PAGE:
Many home and business owners hire a handyman, carpenter or electrician “on the side” to do their electrical remodel and updating in an attempt to save money. Indeed, if you hire an electrician who doesn’t pay workman’s compensation insurance, unemployment taxes or product and liability insurance for the work they are doing on your home it might appear to be cheaper.
Liability when things go wrong
What happens if your moonlighting electrician gets hurt on the job? You may find yourself liable for their medical bills. What happens if the product they installed fails or starts a fire, or if the workmanship is sub-standard and causes a fire? Who will pay to repair your home? If you hire a handyman or carpenter to do wiring they are probably not licensed, insured or properly trained to do electrical work.
Benefits of hiring a licensed contractor
All electricians and the administrator of an electrical contractor have to take continuing education classes to remain current with code and safety issues. If you are not hiring an electrical contractor you are probably not having a job done safely and per current codes.
There should always be an electrical permit, obtained from your local jurisdiction, and an inspection to make sure that any wiring installed is up to code. This does add to the cost of the job but also adds to your safety and sense of well-being in your home or business. In order to save money, someone who does electrical work without a permit will often not install safety equipment, such as arc fault breakers, which is required by code. You, as a home or business owner, would not be aware of it. Your lights will still come on, but if there is a problem it could result in a hazardous condition or even a fire. Instead, if the proper equipment, such as arc fault breakers, is installed the problem will result in a properly tripping breaker and you can have the necessary repairs made before there is a hazard or fire.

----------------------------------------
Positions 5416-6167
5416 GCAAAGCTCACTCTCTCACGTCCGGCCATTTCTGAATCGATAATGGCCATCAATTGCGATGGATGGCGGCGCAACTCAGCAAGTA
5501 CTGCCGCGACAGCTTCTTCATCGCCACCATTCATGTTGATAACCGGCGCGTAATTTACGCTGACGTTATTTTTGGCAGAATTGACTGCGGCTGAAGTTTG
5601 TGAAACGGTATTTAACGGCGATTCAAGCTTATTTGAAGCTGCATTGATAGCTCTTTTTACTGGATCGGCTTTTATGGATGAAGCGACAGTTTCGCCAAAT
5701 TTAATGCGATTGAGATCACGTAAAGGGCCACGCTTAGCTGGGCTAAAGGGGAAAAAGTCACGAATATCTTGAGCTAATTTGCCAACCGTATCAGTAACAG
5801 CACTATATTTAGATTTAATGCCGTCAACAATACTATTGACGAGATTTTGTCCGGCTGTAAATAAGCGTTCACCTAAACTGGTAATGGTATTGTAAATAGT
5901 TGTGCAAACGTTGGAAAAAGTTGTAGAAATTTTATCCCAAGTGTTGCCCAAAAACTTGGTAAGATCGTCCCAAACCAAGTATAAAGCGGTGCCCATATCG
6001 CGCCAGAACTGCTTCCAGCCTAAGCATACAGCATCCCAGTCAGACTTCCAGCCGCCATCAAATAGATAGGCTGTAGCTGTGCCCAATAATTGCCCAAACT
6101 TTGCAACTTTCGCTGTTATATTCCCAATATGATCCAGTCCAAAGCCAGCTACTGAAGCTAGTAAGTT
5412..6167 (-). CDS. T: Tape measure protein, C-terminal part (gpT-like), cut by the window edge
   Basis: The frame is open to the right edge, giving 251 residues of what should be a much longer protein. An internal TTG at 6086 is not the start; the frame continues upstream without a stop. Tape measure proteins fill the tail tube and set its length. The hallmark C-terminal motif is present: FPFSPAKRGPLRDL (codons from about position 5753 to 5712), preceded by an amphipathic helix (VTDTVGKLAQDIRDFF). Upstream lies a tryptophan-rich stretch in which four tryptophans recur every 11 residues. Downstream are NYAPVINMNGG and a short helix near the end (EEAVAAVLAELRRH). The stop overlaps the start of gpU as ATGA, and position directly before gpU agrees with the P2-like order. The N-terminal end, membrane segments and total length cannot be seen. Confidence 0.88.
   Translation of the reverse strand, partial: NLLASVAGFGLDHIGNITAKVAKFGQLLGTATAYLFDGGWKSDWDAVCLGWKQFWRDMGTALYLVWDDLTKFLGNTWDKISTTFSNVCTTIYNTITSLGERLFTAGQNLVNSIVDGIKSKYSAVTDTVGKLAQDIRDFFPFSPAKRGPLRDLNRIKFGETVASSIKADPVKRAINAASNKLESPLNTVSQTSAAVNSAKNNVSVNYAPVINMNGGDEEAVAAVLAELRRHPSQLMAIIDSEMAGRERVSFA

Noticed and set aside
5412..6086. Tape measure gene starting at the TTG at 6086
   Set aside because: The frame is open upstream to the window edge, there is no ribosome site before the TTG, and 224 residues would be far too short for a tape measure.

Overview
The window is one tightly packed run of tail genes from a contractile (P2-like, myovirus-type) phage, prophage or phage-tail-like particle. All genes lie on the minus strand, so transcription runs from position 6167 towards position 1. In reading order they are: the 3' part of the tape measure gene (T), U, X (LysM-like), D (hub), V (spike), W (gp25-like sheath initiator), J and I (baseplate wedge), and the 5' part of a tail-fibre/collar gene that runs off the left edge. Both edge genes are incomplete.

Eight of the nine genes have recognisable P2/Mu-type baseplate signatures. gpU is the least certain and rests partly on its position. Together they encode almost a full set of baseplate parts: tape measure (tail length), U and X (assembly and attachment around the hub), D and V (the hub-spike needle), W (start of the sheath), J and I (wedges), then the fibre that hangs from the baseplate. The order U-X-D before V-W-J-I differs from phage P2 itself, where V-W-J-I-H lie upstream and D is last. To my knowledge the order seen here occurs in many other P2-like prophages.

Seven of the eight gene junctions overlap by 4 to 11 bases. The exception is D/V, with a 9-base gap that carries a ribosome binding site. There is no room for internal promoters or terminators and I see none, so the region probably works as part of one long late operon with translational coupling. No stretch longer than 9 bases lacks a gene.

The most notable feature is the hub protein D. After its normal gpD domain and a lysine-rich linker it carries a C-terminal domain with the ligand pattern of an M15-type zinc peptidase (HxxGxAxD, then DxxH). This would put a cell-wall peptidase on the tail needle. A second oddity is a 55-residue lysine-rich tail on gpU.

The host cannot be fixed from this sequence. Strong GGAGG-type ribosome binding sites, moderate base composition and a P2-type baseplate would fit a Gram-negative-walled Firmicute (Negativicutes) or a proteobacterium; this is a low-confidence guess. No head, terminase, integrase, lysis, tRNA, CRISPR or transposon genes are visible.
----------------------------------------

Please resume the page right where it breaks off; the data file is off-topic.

Real world example of the problems with “on the side” jobs
We recently bid a total rewire for a homeowner. Our bid was to remove the existing knob and tube wiring and add new devices to meet his needs. We did not do the job and he chose to put a review on a popular website saying we were too expensive and that he used someone else. The interesting thing about this particular customer and job is that, according to the City of Seattle’s records department, no permit was ever taken for the work. He probably saved some money by having his home rewired without permits but he does not necessarily have a safe or correctly wired home.
When this homeowner wants to sell his house he will not be able to show a potential buyer that the job was done with a permit and a home inspector should note the fact that a rewire was not done per code. Most states require real estate disclosure forms to be filled out when a home is sold and he will be required to disclose that he had wiring done without permits or inspections.
The State of Washington has a pamphlet about permits at http://www.lni.wa.gov/IPUB/500-078-000.pdf The State also have a site to check to see if a contractor or electrician has a current license at https://fortress.wa.gov/lni/bbip/Search.aspx